2. There are things in this city that are insanely famous, precious, and amazing just laying around for anyone to see, for free! Example: This is a Caravaggio, if you don't know what that means, Wikipedia him. He is one of my favorite artists and ther are numerous paintings of his just hanging out in random churches in Rome for anyone to see, if they know where to go. Luckily my director is an art freak and knows the hot spots. This one was hidden in a back, dark, corner of a church, hence the bad picture.

3. Old and New. So I got sick of trying to upload this picture and failing, but it was of a McDonalds in this really old building...It's ridiculous how there are buildings that are centuries old right next to modern apartments, etc. The fact that someone can say: "I live just across the street from the Pantheon." or "Meet me at the McDonald's just south of the Forum" is awesome. Close...cheap!

4. Segway tours. Okay, i don't know if this only goes down in Rome or if it's just some new phenomenon I've just never heard of. However, we all know that one of my dreams is to ride a Segway-- this dream was intensified after getting to know Gob in Arrested Development. I will now edit this dream to not just ride a Segway but take Segway tour. I found this little gem while wandering around the Villa Borghese one afternoon.

Since living in a foreign country is synonmous with frequent weird experiences, I've decided to do a little fiasco of the day on each post. Here it goes:

Quickly upon arrival here in Siena, it was apparent that Paola could not say Rachel's name. something about the 'R' and the 'ch' made a 'Gr' sound--not sure what that is about.. Anyways, Paola announces that she is just going to call Rachel, Greta. Not only is that a ridiculous name in general, but she just straight up renamed her. Ssadly withing 48 hours they had figured out that Rachel was actually Raquel in Italian, but those two days I lived with Greta were awesome.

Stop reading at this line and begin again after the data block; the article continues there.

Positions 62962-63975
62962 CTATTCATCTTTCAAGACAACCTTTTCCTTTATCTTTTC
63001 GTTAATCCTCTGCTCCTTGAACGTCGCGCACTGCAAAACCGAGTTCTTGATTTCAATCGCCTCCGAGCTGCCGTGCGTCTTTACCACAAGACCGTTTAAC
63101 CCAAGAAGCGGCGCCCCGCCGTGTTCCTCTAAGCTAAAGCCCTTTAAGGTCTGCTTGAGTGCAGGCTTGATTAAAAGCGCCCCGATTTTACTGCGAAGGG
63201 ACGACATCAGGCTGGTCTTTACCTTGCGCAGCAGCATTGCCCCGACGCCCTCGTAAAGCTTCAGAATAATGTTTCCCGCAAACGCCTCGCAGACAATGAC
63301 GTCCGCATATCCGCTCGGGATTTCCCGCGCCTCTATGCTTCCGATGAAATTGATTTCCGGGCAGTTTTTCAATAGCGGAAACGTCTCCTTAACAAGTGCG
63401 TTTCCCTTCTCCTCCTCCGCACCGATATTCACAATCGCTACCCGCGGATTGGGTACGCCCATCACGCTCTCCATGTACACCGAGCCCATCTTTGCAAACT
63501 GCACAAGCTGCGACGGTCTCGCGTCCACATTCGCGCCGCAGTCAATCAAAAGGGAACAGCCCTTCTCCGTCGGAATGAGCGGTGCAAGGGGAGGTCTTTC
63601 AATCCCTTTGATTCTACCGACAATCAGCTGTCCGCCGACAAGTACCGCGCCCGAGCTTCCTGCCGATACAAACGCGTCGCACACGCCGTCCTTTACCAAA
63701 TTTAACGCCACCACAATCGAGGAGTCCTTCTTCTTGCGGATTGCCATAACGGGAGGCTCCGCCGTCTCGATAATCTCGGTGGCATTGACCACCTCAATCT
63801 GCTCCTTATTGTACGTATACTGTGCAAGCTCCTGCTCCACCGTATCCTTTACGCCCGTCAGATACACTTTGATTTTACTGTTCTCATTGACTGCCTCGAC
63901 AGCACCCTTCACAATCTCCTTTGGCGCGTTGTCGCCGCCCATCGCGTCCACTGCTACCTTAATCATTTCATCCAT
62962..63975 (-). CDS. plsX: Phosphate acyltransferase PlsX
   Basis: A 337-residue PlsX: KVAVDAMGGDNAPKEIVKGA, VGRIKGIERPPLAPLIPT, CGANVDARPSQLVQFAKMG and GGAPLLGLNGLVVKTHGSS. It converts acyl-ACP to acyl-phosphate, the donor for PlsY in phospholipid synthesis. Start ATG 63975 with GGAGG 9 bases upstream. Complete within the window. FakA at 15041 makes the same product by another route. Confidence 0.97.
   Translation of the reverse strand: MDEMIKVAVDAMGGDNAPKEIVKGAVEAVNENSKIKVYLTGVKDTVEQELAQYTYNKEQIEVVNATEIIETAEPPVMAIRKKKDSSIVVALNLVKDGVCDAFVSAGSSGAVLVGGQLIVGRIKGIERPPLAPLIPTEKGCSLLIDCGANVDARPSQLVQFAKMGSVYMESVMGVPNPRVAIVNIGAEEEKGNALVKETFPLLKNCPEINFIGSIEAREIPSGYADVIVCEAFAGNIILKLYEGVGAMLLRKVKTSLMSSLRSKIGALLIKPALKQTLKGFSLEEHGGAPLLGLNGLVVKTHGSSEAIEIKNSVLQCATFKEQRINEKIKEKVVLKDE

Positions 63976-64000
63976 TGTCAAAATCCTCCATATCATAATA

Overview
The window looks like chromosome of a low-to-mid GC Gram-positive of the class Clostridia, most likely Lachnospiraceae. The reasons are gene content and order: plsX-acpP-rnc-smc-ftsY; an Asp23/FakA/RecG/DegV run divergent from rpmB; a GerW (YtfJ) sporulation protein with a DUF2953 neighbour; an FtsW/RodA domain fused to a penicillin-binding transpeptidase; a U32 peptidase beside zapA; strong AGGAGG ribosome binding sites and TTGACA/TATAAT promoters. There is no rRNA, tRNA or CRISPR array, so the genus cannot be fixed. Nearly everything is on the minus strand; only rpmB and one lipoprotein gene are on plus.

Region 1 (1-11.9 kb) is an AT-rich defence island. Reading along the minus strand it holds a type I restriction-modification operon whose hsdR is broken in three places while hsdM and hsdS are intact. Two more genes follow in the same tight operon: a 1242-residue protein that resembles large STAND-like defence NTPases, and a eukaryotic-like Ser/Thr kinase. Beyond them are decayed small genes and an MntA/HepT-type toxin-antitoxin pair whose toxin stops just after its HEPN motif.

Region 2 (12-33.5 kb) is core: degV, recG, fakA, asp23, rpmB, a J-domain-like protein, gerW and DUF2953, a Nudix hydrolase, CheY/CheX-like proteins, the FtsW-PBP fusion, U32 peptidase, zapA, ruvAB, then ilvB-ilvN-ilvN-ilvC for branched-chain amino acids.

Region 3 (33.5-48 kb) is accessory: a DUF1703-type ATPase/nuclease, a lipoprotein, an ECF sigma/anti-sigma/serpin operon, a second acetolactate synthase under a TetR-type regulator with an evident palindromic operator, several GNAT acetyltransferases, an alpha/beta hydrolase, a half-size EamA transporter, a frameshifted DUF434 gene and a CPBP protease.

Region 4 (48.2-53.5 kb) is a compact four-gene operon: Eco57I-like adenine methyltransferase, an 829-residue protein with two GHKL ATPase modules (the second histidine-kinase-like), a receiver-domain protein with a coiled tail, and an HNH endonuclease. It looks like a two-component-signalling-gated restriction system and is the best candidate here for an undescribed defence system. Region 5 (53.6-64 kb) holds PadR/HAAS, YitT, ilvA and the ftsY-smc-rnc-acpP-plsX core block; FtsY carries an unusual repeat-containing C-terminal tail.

Side note: One of the host families mixed up first and last names, so two girls in my group are currently going by Lyman and Sibley. No matter how much they stress that their names are actually Autumn and Karli, they just arent getting it.

Also, I'm working on the picture situation...hopefully more to come.

Tuesday, September 9, 2008

What Have I Gotten Myself Into...

So for all of you who check this hourly wondering when I’m going to write again...here it is!! I did fall off the face of the earth for about a week but I am alive. We were in Rome until Wednesday morning and then went to Minori until Saturday. Now that I’m settled in Siena and will have internet more regularly, I will dedicate some future blogs to my favorite things about Rome and Minori, but first let me just give you some details on my new life here...

Saturday night we rolled into Siena via an eight hour bus ride. I would not recommend this method of travel. However, I did have the pleasure of watching The Newsies and Cool Runnings, both fantastic films. My 'parents' arrived shortly thereafter and were very excited to see us. It seemed an impossible feat to get all of our luggage into their teeny car, but it worked out. We quickly established that they don’t speak any English. Rachel is not too keen on this, however, I was excited. #1a. I decided that if I’m going on this adventure let’s just go all out; might as well put in a huge language barrier, it adds excitement. And #2b. I can actually understand a lot of what they say while Rachel cannot.

Here’s the down low on my family.
Paola and Marco are both 60. They don’t have any kids and they flipped out when Rachel and I told them we both had five kids in our family. Marco has been retired for two years but he was in banking before that. (Side note: They tried to say that they are way too old to work and I informed them that my father is older than them and still works...shocked again.) As far as we can tell they just go out all day and shop. Yesterday they brought home some pastries-which they literally force fed me at dinner, and today they brought home some vases. Looks like a pretty good life.